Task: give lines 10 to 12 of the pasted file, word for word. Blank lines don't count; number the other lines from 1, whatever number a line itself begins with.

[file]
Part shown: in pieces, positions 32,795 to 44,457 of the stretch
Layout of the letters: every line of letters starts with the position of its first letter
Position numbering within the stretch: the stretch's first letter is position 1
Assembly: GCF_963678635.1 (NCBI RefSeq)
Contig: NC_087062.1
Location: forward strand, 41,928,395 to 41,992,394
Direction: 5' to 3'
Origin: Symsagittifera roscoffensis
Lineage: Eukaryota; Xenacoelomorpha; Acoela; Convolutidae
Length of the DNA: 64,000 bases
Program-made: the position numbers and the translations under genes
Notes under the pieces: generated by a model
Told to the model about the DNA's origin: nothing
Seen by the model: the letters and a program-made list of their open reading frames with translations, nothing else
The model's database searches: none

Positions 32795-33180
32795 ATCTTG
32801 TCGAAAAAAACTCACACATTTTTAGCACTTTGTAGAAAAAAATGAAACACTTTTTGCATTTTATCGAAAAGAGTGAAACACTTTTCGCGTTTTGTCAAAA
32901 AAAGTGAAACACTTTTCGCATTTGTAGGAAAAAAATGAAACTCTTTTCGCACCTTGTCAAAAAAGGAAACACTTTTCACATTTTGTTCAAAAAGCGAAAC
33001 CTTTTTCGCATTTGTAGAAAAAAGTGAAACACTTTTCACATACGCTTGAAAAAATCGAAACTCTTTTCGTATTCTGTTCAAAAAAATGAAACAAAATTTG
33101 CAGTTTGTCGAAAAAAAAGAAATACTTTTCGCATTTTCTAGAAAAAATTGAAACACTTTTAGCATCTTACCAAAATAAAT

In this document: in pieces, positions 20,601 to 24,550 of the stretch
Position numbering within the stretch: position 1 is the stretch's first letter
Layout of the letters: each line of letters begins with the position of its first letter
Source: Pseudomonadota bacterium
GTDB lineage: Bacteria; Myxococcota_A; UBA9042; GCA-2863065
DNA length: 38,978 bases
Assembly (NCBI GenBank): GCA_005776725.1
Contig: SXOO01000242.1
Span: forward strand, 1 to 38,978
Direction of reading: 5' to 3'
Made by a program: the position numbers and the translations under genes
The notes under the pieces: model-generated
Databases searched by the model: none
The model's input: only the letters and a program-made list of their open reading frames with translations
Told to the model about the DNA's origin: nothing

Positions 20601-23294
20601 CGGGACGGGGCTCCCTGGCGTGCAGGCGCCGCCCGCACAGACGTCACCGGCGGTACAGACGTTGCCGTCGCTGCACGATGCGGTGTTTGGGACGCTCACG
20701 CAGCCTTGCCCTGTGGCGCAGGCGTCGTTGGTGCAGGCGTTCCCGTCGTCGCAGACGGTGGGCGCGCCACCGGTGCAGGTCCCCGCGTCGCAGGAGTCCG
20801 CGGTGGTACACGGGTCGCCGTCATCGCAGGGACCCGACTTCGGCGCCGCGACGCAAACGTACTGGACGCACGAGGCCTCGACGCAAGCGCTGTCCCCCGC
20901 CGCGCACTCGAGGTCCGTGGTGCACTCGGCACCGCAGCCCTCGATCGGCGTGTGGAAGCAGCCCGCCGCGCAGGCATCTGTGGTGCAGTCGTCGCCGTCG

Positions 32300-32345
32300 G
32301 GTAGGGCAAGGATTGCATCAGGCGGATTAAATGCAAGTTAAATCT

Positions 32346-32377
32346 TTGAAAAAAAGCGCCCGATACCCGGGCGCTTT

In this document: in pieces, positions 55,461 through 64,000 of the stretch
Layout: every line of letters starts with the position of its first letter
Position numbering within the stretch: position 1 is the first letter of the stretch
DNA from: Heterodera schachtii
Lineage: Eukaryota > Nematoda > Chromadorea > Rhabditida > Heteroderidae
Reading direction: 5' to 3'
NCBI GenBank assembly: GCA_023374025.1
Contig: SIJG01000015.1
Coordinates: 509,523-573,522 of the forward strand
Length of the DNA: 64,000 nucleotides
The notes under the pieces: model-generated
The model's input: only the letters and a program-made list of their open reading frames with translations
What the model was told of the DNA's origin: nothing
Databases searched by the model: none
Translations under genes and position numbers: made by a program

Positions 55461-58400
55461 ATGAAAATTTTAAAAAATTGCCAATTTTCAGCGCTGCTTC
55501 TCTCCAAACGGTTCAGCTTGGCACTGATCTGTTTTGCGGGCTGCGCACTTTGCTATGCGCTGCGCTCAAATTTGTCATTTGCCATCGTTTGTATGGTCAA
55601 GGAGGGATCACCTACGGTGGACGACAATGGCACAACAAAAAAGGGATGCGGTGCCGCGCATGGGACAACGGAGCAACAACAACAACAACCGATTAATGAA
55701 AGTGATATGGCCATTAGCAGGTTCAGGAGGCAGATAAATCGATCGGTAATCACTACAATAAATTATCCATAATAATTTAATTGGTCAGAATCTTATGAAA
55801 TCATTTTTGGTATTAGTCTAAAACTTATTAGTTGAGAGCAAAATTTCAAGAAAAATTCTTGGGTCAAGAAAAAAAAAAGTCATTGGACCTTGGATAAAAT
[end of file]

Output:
Length of the DNA: 64,000 bases
Program-made: the position numbers and the translations under genes
Notes under the pieces: generated by a model